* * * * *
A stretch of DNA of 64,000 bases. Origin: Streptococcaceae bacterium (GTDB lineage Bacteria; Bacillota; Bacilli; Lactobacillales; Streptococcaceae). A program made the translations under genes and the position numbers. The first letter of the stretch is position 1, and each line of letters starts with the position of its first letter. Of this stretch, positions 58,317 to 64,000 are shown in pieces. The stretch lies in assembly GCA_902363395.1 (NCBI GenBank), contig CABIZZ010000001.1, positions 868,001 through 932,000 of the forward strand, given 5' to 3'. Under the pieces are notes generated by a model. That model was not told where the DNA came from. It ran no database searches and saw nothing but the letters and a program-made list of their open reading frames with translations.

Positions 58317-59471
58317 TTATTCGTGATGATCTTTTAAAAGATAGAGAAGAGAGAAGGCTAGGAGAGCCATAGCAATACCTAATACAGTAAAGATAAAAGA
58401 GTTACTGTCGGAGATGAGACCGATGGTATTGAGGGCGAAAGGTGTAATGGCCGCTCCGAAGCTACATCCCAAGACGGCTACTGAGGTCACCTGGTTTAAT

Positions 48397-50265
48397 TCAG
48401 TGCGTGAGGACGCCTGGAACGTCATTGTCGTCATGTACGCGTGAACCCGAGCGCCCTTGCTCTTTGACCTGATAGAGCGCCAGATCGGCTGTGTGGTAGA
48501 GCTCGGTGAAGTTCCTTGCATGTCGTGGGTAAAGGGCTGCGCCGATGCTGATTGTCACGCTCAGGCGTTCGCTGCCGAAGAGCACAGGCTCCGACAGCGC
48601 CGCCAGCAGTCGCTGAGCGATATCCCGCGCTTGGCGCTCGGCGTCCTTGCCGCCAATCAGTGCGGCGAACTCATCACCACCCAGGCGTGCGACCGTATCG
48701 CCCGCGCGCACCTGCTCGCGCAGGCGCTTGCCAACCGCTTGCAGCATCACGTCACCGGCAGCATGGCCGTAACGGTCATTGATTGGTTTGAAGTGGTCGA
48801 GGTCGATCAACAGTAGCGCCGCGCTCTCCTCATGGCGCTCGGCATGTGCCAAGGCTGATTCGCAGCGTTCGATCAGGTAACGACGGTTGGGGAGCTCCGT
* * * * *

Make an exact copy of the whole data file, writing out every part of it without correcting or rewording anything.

A stretch of DNA of 64,000 bases. Origin: Streptococcaceae bacterium (GTDB lineage Bacteria; Bacillota; Bacilli; Lactobacillales; Streptococcaceae). A program made the translations under genes and the position numbers. The first letter of the stretch is position 1, and each line of letters starts with the position of its first letter. Of this stretch, positions 58,317 to 64,000 are shown in pieces. The stretch lies in assembly GCA_902363395.1 (NCBI GenBank), contig CABIZZ010000001.1, positions 868,001 through 932,000 of the forward strand, given 5' to 3'. Under the pieces are notes generated by a model. That model was not told where the DNA came from. It ran no database searches and saw nothing but the letters and a program-made list of their open reading frames with translations.

Positions 58317-59471
58317 TTATTCGTGATGATCTTTTAAAAGATAGAGAAGAGAGAAGGCTAGGAGAGCCATAGCAATACCTAATACAGTAAAGATAAAAGA
58401 GTTACTGTCGGAGATGAGACCGATGGTATTGAGGGCGAAAGGTGTAATGGCCGCTCCGAAGCTACATCCCAAGACGGCTACTGAGGTCACCTGGTTTAAT

Positions 48397-50265
48397 TCAG
48401 TGCGTGAGGACGCCTGGAACGTCATTGTCGTCATGTACGCGTGAACCCGAGCGCCCTTGCTCTTTGACCTGATAGAGCGCCAGATCGGCTGTGTGGTAGA
48501 GCTCGGTGAAGTTCCTTGCATGTCGTGGGTAAAGGGCTGCGCCGATGCTGATTGTCACGCTCAGGCGTTCGCTGCCGAAGAGCACAGGCTCCGACAGCGC
48601 CGCCAGCAGTCGCTGAGCGATATCCCGCGCTTGGCGCTCGGCGTCCTTGCCGCCAATCAGTGCGGCGAACTCATCACCACCCAGGCGTGCGACCGTATCG
48701 CCCGCGCGCACCTGCTCGCGCAGGCGCTTGCCAACCGCTTGCAGCATCACGTCACCGGCAGCATGGCCGTAACGGTCATTGATTGGTTTGAAGTGGTCGA
48801 GGTCGATCAACAGTAGCGCCGCGCTCTCCTCATGGCGCTCGGCATGTGCCAAGGCTGATTCGCAGCGTTCGATCAGGTAACGACGGTTGGGGAGCTCCGT